Custody time limits extended to assist criminal courts coronavirus recovery plan

People arrested for serious crimes are set to spending longer in custody awaiting trial under new government measures to keep the public safe while courts recover from the coronavirus pandemic.

Sep 6, 2020
By Tony Thompson

Under temporary legislation announced today (September 6) the period of time that accused persons can be held before a trial – known as the Custody Time Limit – will be increased from 182 days to 238 days.

The move is primarily targeted at violent offenders, those accused of sexual crimes and cases where there is a risk defendants may abscond or commit further offences if they are released on bail. Cases of domestic abuse and child protection will also be prioritised.

It is part of a package of measures that seeks to address the delays to jury trials that have been caused by the pandemic. The coronavirus lockdown temporarily halted all jury trials in March and despite the Government creating  a series of temporary ‘Nightingale Courts’ to expand capacity, there are more than 500,000 cases yet to be heard in magistrates’ and Crown Courts, an increase of about 100,000 on pre-pandemic levels.

A statement released by the Ministry of Justice said: “While the number of outstanding Crown Court cases reached a ten-year low in 2019, the impact of social distancing during the pandemic means courts cannot currently hear the volume of cases required to reduce the backlog.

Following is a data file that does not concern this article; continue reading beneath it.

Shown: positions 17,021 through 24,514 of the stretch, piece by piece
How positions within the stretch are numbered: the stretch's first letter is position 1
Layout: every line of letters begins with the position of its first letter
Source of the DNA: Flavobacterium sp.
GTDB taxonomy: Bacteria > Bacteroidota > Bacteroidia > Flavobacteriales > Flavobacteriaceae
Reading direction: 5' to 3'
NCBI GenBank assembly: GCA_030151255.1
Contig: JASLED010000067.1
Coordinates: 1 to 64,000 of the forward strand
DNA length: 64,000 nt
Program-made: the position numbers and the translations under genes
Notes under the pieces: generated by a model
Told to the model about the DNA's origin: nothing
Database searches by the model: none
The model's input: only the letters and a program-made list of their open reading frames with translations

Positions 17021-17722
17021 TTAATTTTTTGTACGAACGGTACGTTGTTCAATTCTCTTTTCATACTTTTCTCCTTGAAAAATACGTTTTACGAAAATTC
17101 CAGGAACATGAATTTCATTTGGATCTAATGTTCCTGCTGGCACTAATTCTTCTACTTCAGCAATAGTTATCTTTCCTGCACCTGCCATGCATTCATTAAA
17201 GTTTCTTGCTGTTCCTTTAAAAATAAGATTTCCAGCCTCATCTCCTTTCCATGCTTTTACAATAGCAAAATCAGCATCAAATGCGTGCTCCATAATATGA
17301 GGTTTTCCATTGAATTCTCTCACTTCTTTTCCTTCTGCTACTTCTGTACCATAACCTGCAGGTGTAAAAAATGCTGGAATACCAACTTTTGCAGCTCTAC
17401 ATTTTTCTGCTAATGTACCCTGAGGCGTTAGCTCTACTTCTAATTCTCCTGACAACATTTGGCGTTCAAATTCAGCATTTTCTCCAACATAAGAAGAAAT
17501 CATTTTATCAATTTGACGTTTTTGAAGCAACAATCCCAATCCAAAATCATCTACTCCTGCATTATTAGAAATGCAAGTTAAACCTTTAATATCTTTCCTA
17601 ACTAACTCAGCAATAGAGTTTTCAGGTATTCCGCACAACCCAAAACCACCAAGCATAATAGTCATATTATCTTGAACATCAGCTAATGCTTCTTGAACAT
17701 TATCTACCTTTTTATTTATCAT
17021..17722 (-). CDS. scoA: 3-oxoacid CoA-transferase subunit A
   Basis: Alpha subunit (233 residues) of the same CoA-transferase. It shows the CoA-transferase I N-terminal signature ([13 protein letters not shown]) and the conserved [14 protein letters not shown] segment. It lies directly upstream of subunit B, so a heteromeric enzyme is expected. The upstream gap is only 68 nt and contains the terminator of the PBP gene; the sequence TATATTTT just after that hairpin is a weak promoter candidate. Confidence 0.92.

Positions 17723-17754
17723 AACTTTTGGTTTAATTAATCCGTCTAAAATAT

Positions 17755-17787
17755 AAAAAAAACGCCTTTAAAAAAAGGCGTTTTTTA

“Under the plan, a range of measures will be deployed to meet this unprecedented challenge. These will include employing 1,600 new staff to support the recovery; setting up more temporary ‘Nightingale Courts’; a further rollout of technology; and changes to the physical set-up of courtrooms to minimise risk, such as the introduction of plexiglass barriers.”

The transparent barriers will be used to separate jury members, allowing them to sit more closely together, so that more courtrooms may be used safely.  They are currently being installed in 160 courtrooms and 80 jury deliberation rooms across England and Wales.

An additional eight Nightingale Courts, confirmed today,  will follow an initial ten unveiled earlier this summer. The temporary sites have been rapidly set up to provide extra capacity for more cases to be heard, adding a further 16 courtrooms.

Meanwhile, ‘Covid operating hours’ are being piloted in Liverpool Crown Court. Two lists are operating in one courtroom – one in the morning from 9am to 1pm, and a second in the afternoon from 2pm to 6pm. This temporary proposal is being evaluated, with further pilots scheduled to begin in Hull, Stafford, Cardiff, Snaresbrook, Portsmouth and Reading in the coming weeks.

A major £142 million investment across the courts system has also been announced to speed up technological improvements and modernise courtrooms.

The Lord Chancellor, Robert Buckland QC MP, said: “Throughout the pandemic this Government has taken the necessary steps to protect the public while ensuring that justice continues to be delivered.